Minorities: DA responds

2013-05-28 00:00

THE DA anticipated that the appointment of Senzo Mchunu as KZN ANC chairperson would bring some hope to the people of this province — and the country as a whole — and that he would use his influence to change the lives of our people for the better.

The article by him titled “We are all South African” (The Witness, May 22), demonstrates that this is not the case.

Mchunu’s comments, and kindergarten analysis of voter behaviour in “minority” communities, and more specifically his analysis of the Indian community, are disappointing.

As the chairperson of the DA in KZN, and a person born within an Indian community, I have a deep understanding of the issues facing this community and am deeply insulted by Mchunu’s misinformed claims.

Firstly, Mchunu’s use of the word “minority” is unfortunate. As individuals, we are all part of a majority of South Africans who are anti-corruption and want a government that actually cares and delivers.

Mchunu’s unfair attack on the DA — for being the most popular party among the communities mentioned — is little more than a misguided and weak attempt to deflect attention away from the ANC’s failure to deliver on real issues facing society.

Furthermore, to make the argument that the DA has no people of Indian origin in influential positions is an attempt to mislead the masses. Had he bothered to do any research he would have discovered the facts.

The DA has more Indian people in influential party positions and representative within government structures than the ANC has ever had. As the chairperson of the DA in KwaZulu-Natal, I am privileged to serve the party at a senior level — as do many other competent people from different races.

And percentage-wise, the DA has more Indian councillors in the communities Mchunu mentions and in Parliament than the ANC or any other party. More importantly, these public representatives were not chosen on the basis of being of Indian origin, but on their abilities and willingness to fight for an equal-opportunity society.

Allow me to remind Mchunu of the serious issues recently brought to his attention by the respected advocate Kessie Naidu, and his desperate appeal to the ANC to stand up for what is right and stop making excuses. Clearly he does not see the value in Naidu’s wisdom, nor does he see the seriousness of Archbishop Emeritus Desmond Tutu’s recent promise never again to vote for the ANC.

If former ANC stalwarts were alive today, they too would abandon the ANC in the same manner as Tutu has. Even Fatima Meer, in her twilight years, reprimanded the ANC for the manner in which it treated Chatsworth residents living in sub-standard homes where raw sewage spilled out into their children’s play areas.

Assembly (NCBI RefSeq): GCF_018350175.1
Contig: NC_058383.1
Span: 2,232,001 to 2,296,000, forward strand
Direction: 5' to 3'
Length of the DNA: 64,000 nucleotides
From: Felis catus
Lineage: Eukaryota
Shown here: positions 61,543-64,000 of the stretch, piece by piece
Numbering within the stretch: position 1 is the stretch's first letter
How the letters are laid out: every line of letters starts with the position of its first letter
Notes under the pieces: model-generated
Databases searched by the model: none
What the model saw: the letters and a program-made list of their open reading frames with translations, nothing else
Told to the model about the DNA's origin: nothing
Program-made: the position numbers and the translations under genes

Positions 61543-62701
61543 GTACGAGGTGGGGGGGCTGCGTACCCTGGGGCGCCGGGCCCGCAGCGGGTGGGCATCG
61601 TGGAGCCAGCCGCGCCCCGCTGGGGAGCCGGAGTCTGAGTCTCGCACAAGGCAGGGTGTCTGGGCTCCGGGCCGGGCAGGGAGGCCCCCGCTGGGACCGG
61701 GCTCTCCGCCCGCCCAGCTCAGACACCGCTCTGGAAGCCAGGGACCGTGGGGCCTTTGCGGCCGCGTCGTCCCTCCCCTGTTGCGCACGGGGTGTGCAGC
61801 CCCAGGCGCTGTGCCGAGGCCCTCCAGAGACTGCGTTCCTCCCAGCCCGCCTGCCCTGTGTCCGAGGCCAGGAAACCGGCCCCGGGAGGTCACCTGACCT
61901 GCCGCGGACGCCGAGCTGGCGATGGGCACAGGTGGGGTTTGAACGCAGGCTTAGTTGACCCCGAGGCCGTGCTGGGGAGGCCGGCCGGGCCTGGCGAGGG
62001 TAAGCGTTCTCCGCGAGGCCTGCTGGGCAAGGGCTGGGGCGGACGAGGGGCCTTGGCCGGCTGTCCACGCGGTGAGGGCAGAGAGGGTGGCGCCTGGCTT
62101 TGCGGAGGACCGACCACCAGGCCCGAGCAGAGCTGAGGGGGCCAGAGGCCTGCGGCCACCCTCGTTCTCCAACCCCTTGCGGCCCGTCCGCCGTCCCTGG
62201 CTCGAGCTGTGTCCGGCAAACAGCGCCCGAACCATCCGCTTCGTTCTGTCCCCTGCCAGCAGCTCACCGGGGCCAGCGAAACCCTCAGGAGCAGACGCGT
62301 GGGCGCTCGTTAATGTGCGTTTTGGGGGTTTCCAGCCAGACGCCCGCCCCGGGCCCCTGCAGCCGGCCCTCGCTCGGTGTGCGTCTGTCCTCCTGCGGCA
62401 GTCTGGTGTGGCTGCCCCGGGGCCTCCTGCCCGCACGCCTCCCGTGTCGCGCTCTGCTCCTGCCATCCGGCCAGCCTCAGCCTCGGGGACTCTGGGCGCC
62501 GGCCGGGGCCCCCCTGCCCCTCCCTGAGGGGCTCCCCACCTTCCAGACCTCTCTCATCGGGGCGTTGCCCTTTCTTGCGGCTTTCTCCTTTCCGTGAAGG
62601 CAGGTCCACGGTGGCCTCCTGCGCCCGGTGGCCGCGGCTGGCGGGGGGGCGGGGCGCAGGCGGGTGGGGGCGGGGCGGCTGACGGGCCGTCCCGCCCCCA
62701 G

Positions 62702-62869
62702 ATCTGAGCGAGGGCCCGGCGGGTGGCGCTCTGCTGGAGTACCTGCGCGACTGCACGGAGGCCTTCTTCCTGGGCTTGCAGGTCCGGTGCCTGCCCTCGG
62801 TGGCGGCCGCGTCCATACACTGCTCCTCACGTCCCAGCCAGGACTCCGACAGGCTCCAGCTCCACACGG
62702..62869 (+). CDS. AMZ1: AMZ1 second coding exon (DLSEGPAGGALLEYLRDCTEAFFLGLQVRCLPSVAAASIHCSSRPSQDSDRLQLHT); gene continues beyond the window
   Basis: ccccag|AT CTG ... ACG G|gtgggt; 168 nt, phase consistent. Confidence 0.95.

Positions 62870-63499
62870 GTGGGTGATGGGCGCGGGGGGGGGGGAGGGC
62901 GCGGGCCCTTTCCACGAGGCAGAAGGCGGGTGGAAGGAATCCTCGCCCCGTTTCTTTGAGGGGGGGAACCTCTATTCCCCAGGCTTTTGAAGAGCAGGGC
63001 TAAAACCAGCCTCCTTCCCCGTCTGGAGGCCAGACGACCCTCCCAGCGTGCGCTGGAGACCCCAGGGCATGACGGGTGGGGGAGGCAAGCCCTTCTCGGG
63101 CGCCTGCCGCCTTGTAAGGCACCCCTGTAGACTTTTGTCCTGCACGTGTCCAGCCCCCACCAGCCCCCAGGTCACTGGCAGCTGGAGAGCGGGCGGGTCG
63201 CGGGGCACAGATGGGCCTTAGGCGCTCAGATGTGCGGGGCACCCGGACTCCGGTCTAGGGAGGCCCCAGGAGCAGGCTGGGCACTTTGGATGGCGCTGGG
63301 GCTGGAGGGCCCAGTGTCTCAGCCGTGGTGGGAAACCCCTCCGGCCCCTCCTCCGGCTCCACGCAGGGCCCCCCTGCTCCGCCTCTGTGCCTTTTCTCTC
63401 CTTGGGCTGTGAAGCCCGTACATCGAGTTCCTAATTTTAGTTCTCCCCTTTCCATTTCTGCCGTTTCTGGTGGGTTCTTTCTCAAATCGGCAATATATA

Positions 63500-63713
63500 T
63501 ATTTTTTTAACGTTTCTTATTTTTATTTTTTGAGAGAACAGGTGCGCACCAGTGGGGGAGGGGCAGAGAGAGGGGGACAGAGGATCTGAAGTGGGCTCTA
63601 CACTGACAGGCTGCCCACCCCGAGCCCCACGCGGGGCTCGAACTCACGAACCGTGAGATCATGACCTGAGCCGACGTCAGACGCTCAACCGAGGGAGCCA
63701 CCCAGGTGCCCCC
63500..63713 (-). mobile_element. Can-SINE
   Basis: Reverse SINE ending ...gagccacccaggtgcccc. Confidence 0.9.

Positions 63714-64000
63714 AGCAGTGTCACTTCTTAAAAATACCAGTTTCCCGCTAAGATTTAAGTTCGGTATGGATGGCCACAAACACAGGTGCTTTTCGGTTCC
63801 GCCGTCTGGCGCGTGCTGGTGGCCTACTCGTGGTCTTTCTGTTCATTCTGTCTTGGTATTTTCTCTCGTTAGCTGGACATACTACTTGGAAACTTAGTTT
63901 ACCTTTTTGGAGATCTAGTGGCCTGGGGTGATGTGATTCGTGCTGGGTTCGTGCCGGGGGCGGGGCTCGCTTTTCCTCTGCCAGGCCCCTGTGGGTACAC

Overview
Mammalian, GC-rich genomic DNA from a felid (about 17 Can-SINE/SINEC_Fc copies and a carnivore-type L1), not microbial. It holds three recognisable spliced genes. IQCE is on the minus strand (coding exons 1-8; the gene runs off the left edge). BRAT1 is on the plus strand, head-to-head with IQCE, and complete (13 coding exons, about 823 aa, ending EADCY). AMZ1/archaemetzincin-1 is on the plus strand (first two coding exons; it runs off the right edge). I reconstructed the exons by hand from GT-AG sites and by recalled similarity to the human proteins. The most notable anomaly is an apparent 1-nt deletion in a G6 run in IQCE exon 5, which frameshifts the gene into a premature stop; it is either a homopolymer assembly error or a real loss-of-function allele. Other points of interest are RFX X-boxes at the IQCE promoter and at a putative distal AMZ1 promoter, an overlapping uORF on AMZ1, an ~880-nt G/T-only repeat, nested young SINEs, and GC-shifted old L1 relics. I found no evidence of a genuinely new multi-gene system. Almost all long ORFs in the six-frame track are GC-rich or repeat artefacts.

Allow me to assist Mchunu with a layperson’s analysis of why these communities have rejected the ANC. Perhaps my four decades of experience living in a “minority” community will be of assistance to him. During the dark days of apartheid, sidelined communities were forcibly clumped together in township ghettos with sub-standard houses and little opportunity for economic development.

They converted their houses to small palaces through sheer hard work and dedication, with little or no help from the government.

Many people living in these communities had no hope of ever receiving a house from the government and they had to fend for themselves.

Even when a “lucky” few did receive a house, it was nothing more than a concrete shack with four walls and an open toilet.

Yet the ANC remains defiant —even when more than R200 million is spent on President Jacob Zuma’s palatial private residence in Nkandla.

During apartheid, the Indian community had to kneel before the government with a begging bowl for assistance with education, which gave rise to state-aided schools established by local leaders who took the education of their children seriously. Not much has changed today, with governing bodies having to beg for more funds.

Black economic empowerment and affirmative action benefit a few, regardless of race, while broad-based empowerment remains elusive.

The ANC’s track record in fighting corruption is dismal and nobody in our country takes Mchunu or his party seriously anymore when they claim to fight it. The Manase report is a case in point.

People in our province know the difference between good governance and bad. Where the DA governs, you find the highest roll-out of basic services, lower unemployment and better public education. This is the type of service we want to take to other provinces in the country, but voters need to make their voices heard for us to do this.

Mchunu’s convenient references to the Indian community —when it suits him and especially around election time — will be seen for what they are: another desperate attempt to woo voters to the ANC.

• Haniff Hoosen, MP, is the DA provincial chairperson for KZN.

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